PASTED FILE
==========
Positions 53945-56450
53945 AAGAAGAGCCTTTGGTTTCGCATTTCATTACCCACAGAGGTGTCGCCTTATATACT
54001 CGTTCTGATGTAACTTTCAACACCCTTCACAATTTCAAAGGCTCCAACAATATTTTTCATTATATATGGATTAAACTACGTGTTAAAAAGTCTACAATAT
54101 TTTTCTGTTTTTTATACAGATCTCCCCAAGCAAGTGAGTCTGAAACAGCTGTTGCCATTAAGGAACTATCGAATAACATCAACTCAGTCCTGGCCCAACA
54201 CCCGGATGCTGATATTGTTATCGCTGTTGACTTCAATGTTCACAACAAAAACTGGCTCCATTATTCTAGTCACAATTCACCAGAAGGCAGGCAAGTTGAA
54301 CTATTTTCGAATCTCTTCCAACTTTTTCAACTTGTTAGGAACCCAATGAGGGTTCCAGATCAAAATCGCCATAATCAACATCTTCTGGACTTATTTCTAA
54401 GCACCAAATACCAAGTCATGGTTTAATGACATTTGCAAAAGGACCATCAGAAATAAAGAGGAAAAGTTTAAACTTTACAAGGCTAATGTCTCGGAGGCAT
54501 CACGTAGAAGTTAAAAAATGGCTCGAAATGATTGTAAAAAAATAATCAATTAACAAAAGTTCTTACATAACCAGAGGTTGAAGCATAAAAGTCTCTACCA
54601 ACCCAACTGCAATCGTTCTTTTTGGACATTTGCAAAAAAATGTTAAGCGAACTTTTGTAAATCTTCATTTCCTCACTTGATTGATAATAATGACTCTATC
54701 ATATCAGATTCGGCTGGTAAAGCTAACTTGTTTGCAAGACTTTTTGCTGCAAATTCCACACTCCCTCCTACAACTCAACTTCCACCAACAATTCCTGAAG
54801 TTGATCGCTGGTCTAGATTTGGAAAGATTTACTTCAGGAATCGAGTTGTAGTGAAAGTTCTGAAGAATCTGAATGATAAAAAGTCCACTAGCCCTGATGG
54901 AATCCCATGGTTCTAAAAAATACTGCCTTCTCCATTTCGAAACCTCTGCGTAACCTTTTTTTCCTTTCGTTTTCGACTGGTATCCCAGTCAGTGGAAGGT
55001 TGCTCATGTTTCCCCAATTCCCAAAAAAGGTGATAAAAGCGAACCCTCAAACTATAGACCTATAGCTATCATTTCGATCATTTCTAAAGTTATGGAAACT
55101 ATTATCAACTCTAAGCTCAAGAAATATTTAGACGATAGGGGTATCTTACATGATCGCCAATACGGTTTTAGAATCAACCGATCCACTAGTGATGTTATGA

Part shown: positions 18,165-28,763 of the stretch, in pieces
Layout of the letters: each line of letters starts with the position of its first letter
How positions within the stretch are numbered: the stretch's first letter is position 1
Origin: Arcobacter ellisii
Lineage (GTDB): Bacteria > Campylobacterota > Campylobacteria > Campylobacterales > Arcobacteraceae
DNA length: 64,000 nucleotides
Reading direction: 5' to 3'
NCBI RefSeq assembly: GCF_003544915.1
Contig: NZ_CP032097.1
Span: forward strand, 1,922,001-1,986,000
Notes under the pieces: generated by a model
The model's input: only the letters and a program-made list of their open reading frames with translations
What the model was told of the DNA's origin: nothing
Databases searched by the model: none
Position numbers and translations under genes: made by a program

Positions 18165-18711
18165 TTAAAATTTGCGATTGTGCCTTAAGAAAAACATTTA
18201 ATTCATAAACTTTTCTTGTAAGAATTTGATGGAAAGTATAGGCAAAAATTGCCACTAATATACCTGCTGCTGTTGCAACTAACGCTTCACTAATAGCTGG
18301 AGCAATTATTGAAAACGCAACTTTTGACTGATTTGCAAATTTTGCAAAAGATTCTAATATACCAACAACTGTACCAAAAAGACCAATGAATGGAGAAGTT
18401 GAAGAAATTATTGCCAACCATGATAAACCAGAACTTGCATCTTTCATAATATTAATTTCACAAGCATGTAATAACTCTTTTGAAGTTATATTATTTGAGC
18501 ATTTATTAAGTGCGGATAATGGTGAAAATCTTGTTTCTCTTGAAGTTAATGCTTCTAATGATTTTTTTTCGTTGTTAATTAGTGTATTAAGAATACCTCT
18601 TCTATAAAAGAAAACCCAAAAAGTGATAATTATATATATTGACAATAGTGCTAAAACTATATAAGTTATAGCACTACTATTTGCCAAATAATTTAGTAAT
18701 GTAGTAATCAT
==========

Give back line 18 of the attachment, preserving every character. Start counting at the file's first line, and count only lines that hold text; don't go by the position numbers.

Origin: Arcobacter ellisii